Let's face it; the typical American backyard-- or for that matter, the typical American home-- is not exactly a friendly place for folks in wheelchairs, with limb differences or mobility issues. That broad expanse of lawn is hard as heck to roll a chair across, and a lot of decks and patios have a couple of steps up and down. The uneven surface of the grass is very hard on Jer's feet, and mowing the lawn is really tough for him. So we're probably not doing our property values any good with the changes we're making, like taking out most of the lawn and replacing it with a patio space, building a deck with ramps and putting in high raised beds. Luckily we're planning on being in this house forever, so we're not overly concerned about what we're doing to our ability to resell by making the yard more accessible for our whole family instead of just me. The space should hopefully be pretty attractive by the time we're done, even if it's not the conventional mowed green expanse.
Honestly it makes me a little mad that I even have to worry about that sort of thing. Wouldn't it be so much easier if homes were built so that everyone could have full access to them, inside and out, and not just healthy young people? As Connor gets older, there are friends of ours that it's more and more difficult to see because we can't get his wheelchair up the stairs or through doors in the house. While I understand that older homes weren't built with accessiblity in mind and I can't expect everyone to retrofit their homes just for my family, I do get a little ticked whenever I see new houses going up that have steps up to every entrance, bedrooms all on the second floor and a tiny guest bathroom downstairs. I just have a hard time understanding why anyone would spend all that money to build a brand new, state of the art house that they can't live in if they break a leg.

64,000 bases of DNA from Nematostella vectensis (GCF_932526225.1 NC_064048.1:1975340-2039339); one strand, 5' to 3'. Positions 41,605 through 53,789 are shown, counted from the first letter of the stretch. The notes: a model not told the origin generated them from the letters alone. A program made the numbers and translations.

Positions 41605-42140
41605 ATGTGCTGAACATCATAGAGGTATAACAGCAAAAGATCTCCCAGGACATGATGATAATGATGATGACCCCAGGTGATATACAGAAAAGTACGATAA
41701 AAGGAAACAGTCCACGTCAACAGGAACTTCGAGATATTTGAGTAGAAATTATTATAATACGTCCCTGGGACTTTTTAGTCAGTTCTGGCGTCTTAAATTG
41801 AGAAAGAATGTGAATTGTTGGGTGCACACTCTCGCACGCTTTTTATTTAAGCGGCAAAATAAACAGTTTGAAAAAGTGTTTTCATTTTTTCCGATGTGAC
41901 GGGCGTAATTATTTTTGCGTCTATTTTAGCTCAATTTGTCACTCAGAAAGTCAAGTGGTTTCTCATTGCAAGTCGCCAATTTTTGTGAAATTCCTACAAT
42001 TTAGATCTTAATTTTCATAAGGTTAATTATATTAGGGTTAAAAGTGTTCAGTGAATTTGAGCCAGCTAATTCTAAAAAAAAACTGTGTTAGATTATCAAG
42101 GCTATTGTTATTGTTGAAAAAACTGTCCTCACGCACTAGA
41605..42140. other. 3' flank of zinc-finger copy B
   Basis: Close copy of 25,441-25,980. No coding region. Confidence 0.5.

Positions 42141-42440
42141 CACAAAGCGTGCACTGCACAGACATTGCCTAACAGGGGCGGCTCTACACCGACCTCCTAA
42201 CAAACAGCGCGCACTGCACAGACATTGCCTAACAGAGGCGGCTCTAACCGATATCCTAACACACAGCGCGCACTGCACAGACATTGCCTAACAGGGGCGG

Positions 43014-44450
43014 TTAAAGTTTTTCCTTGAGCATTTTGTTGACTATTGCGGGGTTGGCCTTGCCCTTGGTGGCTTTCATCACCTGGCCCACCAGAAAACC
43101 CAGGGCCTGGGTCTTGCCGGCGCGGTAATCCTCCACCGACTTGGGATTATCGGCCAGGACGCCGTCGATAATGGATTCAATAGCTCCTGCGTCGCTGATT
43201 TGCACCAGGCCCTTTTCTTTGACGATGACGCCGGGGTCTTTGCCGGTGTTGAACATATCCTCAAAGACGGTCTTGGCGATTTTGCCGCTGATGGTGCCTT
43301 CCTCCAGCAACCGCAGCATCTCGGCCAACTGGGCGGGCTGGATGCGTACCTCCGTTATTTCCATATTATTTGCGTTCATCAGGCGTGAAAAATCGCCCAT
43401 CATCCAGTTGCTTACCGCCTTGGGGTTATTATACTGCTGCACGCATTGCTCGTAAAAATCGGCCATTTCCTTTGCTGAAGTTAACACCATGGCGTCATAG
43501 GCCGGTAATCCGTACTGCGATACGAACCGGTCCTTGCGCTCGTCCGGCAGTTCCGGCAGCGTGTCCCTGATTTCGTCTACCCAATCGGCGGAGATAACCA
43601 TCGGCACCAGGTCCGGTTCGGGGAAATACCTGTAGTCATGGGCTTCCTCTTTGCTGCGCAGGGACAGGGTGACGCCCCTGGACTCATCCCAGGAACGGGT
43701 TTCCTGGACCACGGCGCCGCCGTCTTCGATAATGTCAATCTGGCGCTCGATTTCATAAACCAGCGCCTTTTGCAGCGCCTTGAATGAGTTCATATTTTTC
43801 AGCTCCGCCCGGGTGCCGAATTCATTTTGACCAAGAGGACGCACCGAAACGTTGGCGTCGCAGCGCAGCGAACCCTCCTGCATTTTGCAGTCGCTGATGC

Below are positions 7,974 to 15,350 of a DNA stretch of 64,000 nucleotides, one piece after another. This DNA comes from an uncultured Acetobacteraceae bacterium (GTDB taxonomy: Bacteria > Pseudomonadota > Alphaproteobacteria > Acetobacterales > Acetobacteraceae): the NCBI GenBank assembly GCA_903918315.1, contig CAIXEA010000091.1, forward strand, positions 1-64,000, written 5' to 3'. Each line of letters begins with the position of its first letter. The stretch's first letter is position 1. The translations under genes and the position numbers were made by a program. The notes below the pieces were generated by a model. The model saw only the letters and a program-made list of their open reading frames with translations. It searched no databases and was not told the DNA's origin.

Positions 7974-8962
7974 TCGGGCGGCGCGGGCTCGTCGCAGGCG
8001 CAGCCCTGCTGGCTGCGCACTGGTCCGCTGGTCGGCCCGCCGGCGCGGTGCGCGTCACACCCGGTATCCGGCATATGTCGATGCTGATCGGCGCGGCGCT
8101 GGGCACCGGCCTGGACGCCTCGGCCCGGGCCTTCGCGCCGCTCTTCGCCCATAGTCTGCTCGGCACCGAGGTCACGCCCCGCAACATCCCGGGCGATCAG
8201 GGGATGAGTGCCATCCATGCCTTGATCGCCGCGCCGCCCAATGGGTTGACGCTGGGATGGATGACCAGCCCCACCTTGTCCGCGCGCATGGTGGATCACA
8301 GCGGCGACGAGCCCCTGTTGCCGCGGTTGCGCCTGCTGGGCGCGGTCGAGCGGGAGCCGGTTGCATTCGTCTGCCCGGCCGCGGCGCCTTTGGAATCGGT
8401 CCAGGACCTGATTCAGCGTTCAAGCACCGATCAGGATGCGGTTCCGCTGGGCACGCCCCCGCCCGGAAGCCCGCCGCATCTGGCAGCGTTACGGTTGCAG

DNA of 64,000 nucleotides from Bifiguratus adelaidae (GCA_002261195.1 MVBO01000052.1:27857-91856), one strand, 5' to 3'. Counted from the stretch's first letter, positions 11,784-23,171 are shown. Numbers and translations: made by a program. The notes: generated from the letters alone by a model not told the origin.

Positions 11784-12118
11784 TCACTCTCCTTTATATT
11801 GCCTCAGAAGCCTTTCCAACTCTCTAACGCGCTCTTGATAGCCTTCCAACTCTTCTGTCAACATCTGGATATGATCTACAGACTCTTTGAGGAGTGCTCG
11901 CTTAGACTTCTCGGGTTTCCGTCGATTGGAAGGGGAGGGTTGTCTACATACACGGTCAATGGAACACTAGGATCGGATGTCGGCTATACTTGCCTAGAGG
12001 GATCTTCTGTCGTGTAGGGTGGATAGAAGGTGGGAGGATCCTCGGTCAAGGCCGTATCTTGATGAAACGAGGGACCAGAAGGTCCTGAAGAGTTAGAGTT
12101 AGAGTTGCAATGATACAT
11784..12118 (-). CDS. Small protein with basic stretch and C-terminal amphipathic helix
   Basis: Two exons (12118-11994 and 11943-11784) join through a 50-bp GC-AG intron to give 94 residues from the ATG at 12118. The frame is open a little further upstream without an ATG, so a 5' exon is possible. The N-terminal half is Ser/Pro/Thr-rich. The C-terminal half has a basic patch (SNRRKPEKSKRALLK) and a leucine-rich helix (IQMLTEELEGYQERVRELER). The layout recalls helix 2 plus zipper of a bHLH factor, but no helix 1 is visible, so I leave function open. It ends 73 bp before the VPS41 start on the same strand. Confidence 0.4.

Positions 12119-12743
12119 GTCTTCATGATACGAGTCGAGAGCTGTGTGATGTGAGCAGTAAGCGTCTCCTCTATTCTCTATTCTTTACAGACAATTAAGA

So we'll keep plugging along in the backyard to make it available to everyone in our family, and hopefully in another six or seven years we'll have a gorgeous space back there we all can enjoy. Maybe if we find we need to sell the house a few decades down the line, everybody else will have caught on to the idea and our kind of house and backyard won't be a liability rather than an asset.
I sure hope so.
You can find Jess at her blog, Connor's Song, where she writes about her daily life as a stay at home mom, military spouse and roller derby queen.
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